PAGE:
# Decay Constant, Half Life and Mean Life

**Decay constant:** We know that the rate of decay is directly proportional to number of radioactive atom.

$$\frac{N}{N_o} = e^{-\lambda t}$$

$$\frac{dN}{dt} = -\lambda N$$

Hence, decay constant is the ratio of decay to the number of radioactive sample available initially.

**Half life:** The time taken by a radioactive substance to decay by half amount s called half life of the substance.

From the law of radioactive disintegration, we have:

$$\frac{dN}{dt} = -\lambda N$$

$$or, \frac{N}{N_o} = e^{-\lambda t}$$

$$\text{At time} \text{T} = t_{\frac{1}{2}} and N = \frac{N_o}{2}$$

$$or, \frac{N_o}{2} = N_o e^{\lambda t 1/2}$$

$$or, \frac{1}{2} = e^{\lambda t 1/2}$$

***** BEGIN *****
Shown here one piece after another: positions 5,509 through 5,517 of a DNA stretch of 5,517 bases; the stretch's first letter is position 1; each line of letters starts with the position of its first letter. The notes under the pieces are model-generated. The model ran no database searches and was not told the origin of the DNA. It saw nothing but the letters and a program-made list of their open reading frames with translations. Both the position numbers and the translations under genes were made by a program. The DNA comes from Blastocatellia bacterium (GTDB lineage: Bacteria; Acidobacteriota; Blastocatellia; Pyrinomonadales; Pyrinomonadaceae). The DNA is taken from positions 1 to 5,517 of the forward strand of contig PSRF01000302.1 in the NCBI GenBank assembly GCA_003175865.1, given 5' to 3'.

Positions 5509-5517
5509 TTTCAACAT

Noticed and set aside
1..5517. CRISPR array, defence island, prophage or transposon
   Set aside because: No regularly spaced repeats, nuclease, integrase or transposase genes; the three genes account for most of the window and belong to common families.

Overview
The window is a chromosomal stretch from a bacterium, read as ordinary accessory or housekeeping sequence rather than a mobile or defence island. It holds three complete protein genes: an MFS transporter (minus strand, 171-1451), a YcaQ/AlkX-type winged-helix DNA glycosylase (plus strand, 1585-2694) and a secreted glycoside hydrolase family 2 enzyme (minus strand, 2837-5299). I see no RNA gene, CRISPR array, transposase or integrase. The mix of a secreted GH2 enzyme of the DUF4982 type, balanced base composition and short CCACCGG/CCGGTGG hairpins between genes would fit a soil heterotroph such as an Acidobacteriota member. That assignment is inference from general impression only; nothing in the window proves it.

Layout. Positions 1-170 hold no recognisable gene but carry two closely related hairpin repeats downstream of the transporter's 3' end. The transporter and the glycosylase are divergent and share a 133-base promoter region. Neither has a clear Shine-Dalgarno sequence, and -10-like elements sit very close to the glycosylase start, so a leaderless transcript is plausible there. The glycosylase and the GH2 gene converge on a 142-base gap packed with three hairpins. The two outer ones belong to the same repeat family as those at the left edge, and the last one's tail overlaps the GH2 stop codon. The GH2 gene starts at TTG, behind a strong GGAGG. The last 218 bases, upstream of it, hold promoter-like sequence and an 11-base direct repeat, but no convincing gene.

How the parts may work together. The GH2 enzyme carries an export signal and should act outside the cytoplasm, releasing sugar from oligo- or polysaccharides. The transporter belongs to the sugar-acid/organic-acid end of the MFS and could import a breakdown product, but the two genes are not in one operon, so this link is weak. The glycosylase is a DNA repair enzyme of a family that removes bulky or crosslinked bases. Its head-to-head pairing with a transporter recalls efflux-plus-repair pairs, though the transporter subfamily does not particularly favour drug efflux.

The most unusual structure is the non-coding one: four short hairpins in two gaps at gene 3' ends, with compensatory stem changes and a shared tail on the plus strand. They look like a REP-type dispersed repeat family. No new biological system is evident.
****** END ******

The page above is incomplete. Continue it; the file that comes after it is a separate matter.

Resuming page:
$$or, e^{\lambda t 1/2} = log_e2$$

$$or, t_{1/2} = \frac{loge2}{\lambda}$$

$$\therefore t_{1/2} = \frac{0.693}{\lambda}$$

This is the relation between half life and decay constant of a radioactive substance.

**Mean life:** It is the ratio of sum fo life oa all the atoms to total number of atoms. It is the reciprocal of decay constant.

$$i.e., \text{Mean Life} = \frac{\text{Sum of life of all the atoms}}{\text{Total number of atoms}}$$

From half life equation, we have:

$$t_{1/2} = \frac{0.693}{\lambda}$$

$$or, t_{1/2} = \frac{1}{\lambda} \times 0.693 $$

$$or, t_{1/2} = \text{Mean Life} \times 0.693$$

From this we conclude that half life of a radioactive substance is always less than its mean life and the number of active nuclei in radioactive sample decrease with time. The graphical representation of radioactive decay with time is given below:

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